Struggling During Recess & School Activities? Address PBIS in the IEP

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My daughter has autism.  She has difficulty relating to other kids, she struggles at recess.  She wants to participate in after school activities, but needs help. I was told that PBIS does not apply to recess and other activities.

Can I bring this up at the IEP meeting and ask the school to provide someone to help her?

Yes.

IDEA Findings. Congress find the following:

(5) Almost 30 years of research and experience has demonstrated that the education of children with disabilities can be made more effective by-

(F) providing incentives for whole-school approaches, … positive behavioral interventions and supports, … to reduce the need to label children as disabled in order to address the learning and behavioral needs of such children. (1400(c)(5)(F))

Turn to your law book, p. 103, 20 U.S.C. Section 1414(d)(3).

(3) Development of IEP.

(B) Consideration of Special Factors. The IEP Team shall-

(i) in the case of a child whose behavior impedes the child’s learning or that of others, consider the use of positive behavioral interventions and supports, and other strategies, to address that behavior;

The schools tell parents they are not required to provide assistance for these school activities since they occur after school, take place off the school grounds, or do not involve academics.

Goals, accommodations, and supplementary aids and services include both the social and behavioral area, (social skills development, peer support, interaction, friendship) as well as academics and instruction.

The IEP team must determine which activities are appropriate and include them in the IEP. These activities are not limited to “academic” activities that “educate the child.”

Your child’s IEP should identify all of her needs, to provide supplementary aids and services to help her “participate in extracurricular & other nonacademic activities”. 34 CFR 300.320(a)(4)(ii). (p. 245)

Recess is included as a nonacademic activity, as well as extracurricular activities and clubs. 34 CFR 300.117 (p 208)

2016 US Department of Education Guidance (08/01/16)

In August 2016, OSEP issued Guidance on the use of Positive Behavioral Interventions and Supports, and other strategies, to address behavior. IDEA requires schools to consider and provide for needed behavioral supports through the IEP process. OSEP warns that failing this requirement is likely to result in a child not receiving a meaningful educational benefit or FAPE.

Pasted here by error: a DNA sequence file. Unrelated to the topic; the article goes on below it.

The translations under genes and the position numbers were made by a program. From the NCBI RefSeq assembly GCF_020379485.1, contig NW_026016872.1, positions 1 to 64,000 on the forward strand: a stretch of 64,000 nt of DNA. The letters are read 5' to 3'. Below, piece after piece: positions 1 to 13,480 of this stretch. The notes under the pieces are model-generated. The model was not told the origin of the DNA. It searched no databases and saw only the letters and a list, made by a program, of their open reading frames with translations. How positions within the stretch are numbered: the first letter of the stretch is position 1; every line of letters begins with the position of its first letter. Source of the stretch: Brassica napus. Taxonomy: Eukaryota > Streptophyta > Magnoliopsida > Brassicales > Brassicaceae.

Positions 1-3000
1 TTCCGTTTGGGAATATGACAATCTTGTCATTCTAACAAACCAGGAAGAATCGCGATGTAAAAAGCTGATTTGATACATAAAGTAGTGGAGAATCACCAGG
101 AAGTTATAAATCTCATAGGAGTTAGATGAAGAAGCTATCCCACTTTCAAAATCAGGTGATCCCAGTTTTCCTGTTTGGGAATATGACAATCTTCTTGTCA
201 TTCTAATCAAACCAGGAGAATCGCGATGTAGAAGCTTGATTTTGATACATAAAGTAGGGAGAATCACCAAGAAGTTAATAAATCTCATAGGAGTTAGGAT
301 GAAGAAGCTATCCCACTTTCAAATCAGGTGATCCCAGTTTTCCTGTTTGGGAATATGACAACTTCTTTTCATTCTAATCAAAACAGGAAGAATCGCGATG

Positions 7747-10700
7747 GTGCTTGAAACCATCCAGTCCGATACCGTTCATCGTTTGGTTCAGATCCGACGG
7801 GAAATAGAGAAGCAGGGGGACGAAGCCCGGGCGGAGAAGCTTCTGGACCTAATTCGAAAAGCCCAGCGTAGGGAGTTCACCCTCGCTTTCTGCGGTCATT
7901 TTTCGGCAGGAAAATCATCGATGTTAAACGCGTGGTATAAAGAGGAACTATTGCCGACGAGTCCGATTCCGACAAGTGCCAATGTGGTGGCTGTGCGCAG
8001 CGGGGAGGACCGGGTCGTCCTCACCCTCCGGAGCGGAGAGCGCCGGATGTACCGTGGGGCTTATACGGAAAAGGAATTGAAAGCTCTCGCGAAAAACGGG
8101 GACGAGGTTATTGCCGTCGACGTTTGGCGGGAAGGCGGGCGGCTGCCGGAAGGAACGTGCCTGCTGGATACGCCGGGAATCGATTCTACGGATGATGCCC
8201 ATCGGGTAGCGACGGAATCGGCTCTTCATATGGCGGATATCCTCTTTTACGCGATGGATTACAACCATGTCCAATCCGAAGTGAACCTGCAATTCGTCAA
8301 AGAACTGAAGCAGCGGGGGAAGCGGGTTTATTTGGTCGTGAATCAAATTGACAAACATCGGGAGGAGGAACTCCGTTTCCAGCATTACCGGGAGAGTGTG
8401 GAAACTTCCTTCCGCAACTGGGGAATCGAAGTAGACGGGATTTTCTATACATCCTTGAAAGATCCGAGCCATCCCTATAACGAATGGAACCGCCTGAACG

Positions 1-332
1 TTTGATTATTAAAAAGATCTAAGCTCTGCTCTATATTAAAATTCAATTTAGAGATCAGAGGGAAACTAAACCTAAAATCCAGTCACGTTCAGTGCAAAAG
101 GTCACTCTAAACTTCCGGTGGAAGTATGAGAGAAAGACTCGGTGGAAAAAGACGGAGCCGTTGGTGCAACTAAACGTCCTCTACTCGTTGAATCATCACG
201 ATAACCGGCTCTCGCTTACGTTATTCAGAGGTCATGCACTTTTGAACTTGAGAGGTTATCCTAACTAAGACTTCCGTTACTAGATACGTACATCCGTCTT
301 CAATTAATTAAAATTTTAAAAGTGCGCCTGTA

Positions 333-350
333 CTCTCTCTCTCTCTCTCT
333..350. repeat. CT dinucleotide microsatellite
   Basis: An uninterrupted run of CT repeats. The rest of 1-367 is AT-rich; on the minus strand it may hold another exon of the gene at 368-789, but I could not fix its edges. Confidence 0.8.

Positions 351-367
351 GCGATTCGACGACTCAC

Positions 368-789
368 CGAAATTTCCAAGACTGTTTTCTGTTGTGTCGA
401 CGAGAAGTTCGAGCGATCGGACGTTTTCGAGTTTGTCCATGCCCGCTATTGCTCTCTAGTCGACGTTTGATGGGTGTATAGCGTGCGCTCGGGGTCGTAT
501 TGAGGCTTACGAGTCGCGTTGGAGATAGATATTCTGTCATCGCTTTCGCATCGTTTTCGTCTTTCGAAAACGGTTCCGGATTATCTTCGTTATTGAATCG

The IEP team must consider your child’s functional needs, as well as developmental and academic needs, and assess your child in all areas including social and emotional status if appropriate.

The new guidance clarifies that behavioral supports may be required as part of your child’s special ed or related services to enable her to participate in extracurricular and other nonacademic activities. 34 CFR 300.320(a)(4)(i) and (ii). Includes provision of supplementary aids and services in extracurricular and nonacademic settings. 34 CFR 300 -114-300.116.

http://www2.ed.gov/policy/gen/guid/school-discipline/files/dcl-on-pbis-in-ieps–08-01-2016.pdf

Request an IEP Meeting to Consider PBIS

Get up to speed on PBIS in the IEP.

Read the US Department of Education Q and A on Discipline. (Print a copy for the IEP Team)

Question E-3:    How can an IEP address behavior?

Answer:    When a child’s behavior impedes the child’s learning or that of others, the IEP Team must consider the use of positive behavioral interventions and supports, and other strategies, to address that behavior (34 CFR §300.324(a)(2)(i)).  Additionally, the Team may address the behavior through annual goals in the IEP (34 CFR §300.320(a)(2)(i)).  The child’s IEP may include modifications in his or her program, support for his or her teachers, and any related services necessary to achieve those behavioral goals (34 CFR §300.320(a)(4)).  If the child needs a BIP to improve learning and socialization, the BIP can be included in the IEP and aligned with the goals in the IEP. 

 

 

 

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I suggest you make a list of ways that the difficulties your daughter experiences relating to fellow students affect her learning. It’s helpful if you can tie the recess difficulties to things like cooperative education activities in the classroom. Look at your state’s learning standards for her grade level, especially ELA and math, and quote from them in your meeting. For example, in New York, the ELA standards say, “Participate cooperatively and collaboratively in group discussions of texts.” It might help to start with a parent teacher conference, where you could collect specific feedback about your daughter’s ability to participate in group projects and discussions.

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